Middle Powers Converge: Kazakhstan and Singapore Strengthen Bilateral Ties

Image: TCA, Aleksandr Potolitsyn

During his country’s first presidential-level visit to Singapore in two decades, Kazakhstan’s President Kassym-Jomart Tokayev met with Singapore’s Prime Minister Lawrence Wong on May 23. The meeting represents an alignment of interests and resources between the two middle powers and serves to create a more balanced and cooperative global environment.

 

Identifying middle powers

When global powers become embroiled in their domestic issues or engage in rivalries that prevent effective international cooperation, middle powers step in to fill the leadership void. For instance, Canada has historically taken a lead in peacekeeping missions under the United Nations, advocating for human rights and mediating conflicts where larger powers are either unwilling or unable to engage.

Middle powers, also referred to as “swing states”, are defined as influential players in international politics who resist taking sides in major conflicts and possess a specific combination of characteristics such as geostrategic location, demography, economic performance, natural resource wealth, military power and/or political influence.

In a January 2024 study, the German Institute of Security and International Affairs (SWS) listed Kazakhstan among twelve notable “middle powers” in the world, who were of great importance to Germany and the EU for either shaping policies or minimizing geoeconomic risks by diversifying foreign policy relations. Kazakhstan possesses immense energy resources and critical materials for the green transition. Bordering Russia, China, and the Caspian Sea, it also offers a land bridge linking East-West and North-South corridors.

Singapore is also considered a middle power with its notable regional and international influence, particularly in the Indo-Pacific region. A highly developed country with one of the highest per capita GDPs in the world, Singapore is the only nation in Asia with a “AAA” sovereign credit rating from all major rating agencies. Additionally, it has one of the highest per capita defense expenditures globally and is among the largest arms manufacturers.

 

A partnership between Kazakhstan and Singapore strengthens their middle power status

What distinguishes middle powers from smaller powers is their ability to be more independent and active, particularly in the realm of diplomacy. The collaboration between these two leaders, therefore, helps solidify their middle power status.

On a diplomatic level, President Tokayev emphasized Singapore’s role as Kazakhstan’s strategic partner in Southeast Asia and expressed confidence that his state visit would strengthen bilateral relations. For his part, Prime Minister Wong highlighted that Singapore could serve as a gateway for Kazakhstan to engage with Association of Southeast Nations (ASEAN) while Kazakhstan could help Singapore build ties with Central Asia.

Economically speaking, collaboration offers great potential gains for both sides. Currently, over 140 Singaporean entities and joint ventures operate in Kazakhstan, with total investment exceeding $1.7 billion. These numbers are expected to rise through further integration of their economies.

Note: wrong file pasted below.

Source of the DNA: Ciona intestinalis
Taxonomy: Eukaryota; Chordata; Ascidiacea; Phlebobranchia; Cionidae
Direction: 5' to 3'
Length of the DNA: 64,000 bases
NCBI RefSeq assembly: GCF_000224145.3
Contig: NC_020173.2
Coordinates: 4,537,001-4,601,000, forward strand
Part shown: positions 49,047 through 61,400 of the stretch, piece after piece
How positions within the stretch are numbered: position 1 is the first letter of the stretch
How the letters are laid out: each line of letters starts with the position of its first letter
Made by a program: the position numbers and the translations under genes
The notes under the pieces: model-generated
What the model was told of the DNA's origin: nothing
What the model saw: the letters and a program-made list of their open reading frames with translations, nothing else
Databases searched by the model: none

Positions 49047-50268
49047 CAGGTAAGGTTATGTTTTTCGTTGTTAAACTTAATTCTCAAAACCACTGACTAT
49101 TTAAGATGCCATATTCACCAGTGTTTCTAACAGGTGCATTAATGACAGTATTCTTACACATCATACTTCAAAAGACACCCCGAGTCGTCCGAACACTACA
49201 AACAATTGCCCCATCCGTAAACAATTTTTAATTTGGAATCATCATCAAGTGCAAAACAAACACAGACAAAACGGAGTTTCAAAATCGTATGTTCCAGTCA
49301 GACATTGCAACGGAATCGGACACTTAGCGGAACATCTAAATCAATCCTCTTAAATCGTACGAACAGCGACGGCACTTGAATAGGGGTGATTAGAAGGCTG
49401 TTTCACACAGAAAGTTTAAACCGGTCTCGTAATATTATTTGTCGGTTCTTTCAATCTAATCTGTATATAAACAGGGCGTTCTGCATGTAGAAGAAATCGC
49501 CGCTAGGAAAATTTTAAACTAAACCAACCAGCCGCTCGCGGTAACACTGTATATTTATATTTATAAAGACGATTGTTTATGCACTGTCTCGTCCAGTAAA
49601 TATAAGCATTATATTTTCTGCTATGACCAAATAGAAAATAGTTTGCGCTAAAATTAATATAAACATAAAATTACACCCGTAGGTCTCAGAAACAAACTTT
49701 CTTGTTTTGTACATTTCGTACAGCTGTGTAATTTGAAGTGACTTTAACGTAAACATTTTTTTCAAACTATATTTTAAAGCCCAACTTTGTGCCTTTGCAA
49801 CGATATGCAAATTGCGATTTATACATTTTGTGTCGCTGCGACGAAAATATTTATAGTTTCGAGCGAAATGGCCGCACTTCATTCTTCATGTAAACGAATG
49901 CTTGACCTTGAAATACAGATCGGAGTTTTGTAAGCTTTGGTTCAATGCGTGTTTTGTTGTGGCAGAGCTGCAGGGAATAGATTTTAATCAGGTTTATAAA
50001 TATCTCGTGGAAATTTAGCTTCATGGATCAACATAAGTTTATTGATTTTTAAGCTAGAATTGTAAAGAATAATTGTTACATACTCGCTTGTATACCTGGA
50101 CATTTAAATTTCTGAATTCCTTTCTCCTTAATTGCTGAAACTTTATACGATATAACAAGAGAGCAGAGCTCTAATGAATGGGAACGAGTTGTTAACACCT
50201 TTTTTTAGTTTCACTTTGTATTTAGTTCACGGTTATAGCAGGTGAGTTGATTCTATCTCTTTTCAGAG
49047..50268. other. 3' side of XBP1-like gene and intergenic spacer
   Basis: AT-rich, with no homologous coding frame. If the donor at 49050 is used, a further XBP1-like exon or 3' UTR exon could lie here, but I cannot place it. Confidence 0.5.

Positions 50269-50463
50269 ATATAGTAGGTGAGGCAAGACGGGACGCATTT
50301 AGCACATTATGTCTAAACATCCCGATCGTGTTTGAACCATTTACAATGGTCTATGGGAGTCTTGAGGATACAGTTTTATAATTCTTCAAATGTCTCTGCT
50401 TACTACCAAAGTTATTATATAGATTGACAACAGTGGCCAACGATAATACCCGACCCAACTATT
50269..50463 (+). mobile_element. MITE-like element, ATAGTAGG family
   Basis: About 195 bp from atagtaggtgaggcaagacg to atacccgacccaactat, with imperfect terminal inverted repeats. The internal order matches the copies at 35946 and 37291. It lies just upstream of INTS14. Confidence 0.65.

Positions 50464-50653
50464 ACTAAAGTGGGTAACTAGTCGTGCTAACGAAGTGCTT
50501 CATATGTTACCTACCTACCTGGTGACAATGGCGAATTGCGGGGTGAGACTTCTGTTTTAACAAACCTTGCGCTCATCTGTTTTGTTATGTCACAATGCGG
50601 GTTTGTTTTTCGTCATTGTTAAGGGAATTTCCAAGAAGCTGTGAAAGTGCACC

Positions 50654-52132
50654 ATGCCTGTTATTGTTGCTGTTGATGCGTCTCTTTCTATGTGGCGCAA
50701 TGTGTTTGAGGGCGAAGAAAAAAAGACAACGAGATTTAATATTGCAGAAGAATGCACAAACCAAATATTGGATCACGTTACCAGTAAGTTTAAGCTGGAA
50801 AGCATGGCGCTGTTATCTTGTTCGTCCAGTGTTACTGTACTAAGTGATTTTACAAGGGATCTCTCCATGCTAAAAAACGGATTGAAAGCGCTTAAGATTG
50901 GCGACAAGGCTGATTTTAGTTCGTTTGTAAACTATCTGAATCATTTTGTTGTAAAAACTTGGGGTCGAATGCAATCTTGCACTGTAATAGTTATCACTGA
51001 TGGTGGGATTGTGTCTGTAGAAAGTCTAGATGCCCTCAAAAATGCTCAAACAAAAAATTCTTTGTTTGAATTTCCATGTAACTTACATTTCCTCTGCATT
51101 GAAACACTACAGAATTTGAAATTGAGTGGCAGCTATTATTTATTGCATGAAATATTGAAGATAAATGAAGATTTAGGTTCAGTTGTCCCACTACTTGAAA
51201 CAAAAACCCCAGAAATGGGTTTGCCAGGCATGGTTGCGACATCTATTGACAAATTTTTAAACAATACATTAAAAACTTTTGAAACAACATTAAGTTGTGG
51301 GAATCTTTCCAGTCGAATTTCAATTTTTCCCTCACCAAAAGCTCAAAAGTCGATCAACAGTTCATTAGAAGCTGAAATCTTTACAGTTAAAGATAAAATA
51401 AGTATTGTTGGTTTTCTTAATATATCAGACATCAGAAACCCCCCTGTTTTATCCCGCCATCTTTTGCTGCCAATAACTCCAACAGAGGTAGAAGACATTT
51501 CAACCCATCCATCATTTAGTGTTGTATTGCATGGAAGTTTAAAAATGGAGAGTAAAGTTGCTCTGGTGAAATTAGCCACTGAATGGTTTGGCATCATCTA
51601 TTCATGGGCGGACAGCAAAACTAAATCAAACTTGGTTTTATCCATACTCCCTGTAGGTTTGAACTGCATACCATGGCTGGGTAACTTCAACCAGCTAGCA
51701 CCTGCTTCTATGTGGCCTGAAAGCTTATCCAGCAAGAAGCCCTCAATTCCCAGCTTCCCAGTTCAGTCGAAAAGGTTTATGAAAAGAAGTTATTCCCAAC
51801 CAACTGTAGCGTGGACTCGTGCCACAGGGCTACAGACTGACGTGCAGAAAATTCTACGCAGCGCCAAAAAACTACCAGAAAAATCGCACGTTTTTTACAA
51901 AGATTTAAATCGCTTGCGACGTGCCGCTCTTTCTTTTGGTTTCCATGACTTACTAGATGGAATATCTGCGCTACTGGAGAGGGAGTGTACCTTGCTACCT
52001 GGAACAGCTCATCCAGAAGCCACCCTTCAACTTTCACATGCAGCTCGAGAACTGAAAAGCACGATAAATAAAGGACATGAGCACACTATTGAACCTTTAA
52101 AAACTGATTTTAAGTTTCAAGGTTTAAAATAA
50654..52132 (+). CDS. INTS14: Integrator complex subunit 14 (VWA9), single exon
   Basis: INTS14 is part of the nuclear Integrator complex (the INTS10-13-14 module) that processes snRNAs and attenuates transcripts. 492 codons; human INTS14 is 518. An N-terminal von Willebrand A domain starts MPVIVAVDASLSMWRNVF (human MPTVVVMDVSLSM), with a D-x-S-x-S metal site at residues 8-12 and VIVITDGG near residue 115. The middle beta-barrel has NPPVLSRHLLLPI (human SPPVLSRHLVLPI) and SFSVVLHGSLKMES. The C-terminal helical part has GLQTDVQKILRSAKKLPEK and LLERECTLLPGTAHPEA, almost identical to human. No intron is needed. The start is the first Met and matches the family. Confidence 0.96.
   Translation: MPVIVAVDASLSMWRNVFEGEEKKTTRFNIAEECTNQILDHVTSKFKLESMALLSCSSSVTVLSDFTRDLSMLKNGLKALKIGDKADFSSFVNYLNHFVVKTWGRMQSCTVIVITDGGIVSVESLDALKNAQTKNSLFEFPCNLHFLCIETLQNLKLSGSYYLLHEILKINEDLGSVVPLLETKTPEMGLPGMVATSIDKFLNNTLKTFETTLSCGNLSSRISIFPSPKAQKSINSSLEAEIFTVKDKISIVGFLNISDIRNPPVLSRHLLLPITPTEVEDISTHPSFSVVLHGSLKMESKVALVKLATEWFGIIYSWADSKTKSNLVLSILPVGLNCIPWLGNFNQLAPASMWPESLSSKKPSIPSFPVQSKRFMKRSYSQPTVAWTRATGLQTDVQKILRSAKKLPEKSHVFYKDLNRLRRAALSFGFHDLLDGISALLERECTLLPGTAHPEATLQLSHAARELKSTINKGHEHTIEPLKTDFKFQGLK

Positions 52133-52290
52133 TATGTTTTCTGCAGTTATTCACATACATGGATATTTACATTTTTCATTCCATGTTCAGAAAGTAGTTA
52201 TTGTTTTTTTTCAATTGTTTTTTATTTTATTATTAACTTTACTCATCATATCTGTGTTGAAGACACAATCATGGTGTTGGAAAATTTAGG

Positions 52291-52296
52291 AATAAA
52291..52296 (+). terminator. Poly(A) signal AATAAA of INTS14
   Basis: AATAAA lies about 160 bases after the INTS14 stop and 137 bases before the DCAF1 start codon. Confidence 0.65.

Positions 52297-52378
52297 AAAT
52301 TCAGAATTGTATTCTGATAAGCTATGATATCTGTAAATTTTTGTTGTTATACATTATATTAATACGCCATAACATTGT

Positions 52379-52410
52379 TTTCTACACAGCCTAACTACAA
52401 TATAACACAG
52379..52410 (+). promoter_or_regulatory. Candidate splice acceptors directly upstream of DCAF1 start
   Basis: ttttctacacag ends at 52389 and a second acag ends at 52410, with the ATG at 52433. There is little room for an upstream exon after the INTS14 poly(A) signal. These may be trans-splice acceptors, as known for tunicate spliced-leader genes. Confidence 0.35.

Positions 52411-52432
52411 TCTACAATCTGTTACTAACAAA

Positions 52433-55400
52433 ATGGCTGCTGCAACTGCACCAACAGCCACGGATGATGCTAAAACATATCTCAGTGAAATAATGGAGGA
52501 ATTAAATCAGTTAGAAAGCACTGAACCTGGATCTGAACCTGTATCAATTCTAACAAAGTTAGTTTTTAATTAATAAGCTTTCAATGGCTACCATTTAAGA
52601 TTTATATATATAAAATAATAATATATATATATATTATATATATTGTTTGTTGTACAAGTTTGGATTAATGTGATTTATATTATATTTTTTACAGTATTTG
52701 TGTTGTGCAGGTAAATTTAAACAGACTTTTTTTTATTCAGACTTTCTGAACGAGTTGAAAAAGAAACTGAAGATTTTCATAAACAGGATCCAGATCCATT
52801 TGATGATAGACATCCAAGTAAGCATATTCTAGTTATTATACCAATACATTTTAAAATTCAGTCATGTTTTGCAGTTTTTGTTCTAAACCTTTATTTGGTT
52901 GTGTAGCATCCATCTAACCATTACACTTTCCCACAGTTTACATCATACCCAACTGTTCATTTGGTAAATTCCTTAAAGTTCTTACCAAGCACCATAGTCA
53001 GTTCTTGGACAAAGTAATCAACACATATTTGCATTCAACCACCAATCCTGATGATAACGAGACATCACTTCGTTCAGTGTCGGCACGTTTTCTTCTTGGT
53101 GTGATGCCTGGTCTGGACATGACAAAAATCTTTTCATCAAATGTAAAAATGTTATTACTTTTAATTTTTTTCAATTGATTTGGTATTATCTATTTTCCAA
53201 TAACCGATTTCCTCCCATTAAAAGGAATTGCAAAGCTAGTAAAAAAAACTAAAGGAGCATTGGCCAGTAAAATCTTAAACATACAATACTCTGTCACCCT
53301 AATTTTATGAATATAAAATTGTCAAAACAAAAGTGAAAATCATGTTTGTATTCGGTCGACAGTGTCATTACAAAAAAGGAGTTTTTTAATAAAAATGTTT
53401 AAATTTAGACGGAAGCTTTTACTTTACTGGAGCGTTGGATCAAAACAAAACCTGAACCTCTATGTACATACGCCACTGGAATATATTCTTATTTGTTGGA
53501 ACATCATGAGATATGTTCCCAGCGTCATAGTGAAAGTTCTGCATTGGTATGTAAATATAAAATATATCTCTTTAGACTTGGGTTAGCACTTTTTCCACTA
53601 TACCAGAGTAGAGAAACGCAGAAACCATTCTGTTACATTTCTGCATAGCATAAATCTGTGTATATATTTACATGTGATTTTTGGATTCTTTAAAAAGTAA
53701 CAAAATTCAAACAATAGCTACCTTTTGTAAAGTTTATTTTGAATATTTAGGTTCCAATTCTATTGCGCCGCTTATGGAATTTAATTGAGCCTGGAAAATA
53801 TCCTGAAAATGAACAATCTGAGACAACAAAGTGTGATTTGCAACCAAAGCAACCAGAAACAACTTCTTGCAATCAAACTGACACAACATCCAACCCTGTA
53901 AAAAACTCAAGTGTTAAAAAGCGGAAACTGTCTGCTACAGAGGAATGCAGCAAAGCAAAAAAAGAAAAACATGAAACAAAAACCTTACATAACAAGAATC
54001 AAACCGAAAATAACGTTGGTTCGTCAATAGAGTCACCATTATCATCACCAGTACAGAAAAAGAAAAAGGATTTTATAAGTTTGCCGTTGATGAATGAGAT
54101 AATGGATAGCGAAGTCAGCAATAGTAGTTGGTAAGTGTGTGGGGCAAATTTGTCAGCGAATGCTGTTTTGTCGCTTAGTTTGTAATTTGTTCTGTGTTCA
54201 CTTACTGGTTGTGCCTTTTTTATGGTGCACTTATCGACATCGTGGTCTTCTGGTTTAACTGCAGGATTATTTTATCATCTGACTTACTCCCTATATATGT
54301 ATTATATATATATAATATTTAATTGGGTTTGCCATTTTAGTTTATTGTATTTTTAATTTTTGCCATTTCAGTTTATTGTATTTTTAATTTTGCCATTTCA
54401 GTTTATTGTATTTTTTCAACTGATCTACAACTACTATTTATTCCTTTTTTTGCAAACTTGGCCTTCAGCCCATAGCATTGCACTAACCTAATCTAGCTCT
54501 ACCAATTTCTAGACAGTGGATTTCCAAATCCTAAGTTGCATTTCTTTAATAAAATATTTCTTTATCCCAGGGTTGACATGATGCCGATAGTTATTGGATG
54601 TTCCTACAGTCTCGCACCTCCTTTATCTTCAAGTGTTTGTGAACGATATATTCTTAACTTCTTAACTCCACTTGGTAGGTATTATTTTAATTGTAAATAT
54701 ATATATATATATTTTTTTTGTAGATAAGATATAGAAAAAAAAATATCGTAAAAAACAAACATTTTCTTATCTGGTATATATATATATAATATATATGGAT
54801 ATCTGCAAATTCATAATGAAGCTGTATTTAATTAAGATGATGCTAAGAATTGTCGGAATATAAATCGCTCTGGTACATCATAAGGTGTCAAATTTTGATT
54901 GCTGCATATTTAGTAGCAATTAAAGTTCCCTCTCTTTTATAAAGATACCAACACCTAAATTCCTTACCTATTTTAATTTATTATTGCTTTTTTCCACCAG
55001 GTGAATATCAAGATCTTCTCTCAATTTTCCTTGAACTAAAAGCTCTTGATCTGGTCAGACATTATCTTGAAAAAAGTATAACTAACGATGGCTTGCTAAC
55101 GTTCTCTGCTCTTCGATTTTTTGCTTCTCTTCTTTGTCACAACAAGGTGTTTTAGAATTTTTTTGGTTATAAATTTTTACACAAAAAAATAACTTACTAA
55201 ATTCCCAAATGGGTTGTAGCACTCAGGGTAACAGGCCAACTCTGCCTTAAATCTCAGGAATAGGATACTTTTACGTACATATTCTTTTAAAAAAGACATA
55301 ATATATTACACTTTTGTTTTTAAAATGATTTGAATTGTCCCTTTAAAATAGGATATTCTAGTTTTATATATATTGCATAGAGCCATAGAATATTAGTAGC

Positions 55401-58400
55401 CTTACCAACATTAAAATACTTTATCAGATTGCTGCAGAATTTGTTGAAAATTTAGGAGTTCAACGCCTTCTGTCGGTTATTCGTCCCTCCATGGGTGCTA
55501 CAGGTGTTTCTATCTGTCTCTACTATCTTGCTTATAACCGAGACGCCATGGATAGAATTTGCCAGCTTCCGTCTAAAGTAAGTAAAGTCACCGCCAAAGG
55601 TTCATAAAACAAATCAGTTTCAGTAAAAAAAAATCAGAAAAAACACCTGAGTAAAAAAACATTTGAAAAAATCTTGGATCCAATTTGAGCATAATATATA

During their recent meeting, the leaders focused on key sectors where Kazakhstan brings high strategic value. For instance, Wong expressed the importation of more agri-food products from Kazakhstan. Singapore’s Indorama Corporation is already in discussions about the production of phosphate fertilizers in Kazakhstan.

Logistics is another key sector of interest. Singapore is already investing in the Middle Corridor project, which integrates Central Asia into international markets, and is expected to invest further in this area. PSA International, a Singapore-based transport company, will build and develop a container hub in Kazakhstan’s Aktau port on the Caspian Sea. Kazakhstan Temir Joly, the national railway company, signed a memorandum of cooperation with the Port of Singapore Authority to promote “access to a whole network of seaports” and “integration into the global transport and logistics chain” to “significantly simplify the export of products from Kazakhstan to the world markets,” reported the Kazakh Foreign Ministry. Last week, Singapore Post (SingPost) announced a strategic cooperation agreement with Qazpost, Kazakhstan’s national postal operator, aimed at improving logistics and e-commerce growth between the two countries.

The leaders also prioritized the development of Kazakhstan’s energy, critical materials processing, and fin-tech sectors. To enhance bilateral trade and create a favorable business environment in all sectors, Kazakhstan and Singapore signed four agreements covering six areas: economic integration, security, enterprise standards, intellectual property (IP) rights protection, higher education, and legal dispute resolution.

 

Conclusion

Historically, the European Union, the United States, and Russia have provided the largest Foreign Direct Investment (FDI) in Kazakhstan. In the last year, China has also emerged as a major investor. Now, Singapore is stepping in as another significant player, further diversifying the sources of FDI and strengthening economic ties with Kazakhstan. This collaboration among middle powers to diversify away from traditional larger countries, whose investments often come with political strings attached, is likely to continue. By engaging in these partnerships, Kazakhstan and Singapore can reduce trade dependencies and contribute to a more resilient global supply chain.

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Times of Central Asia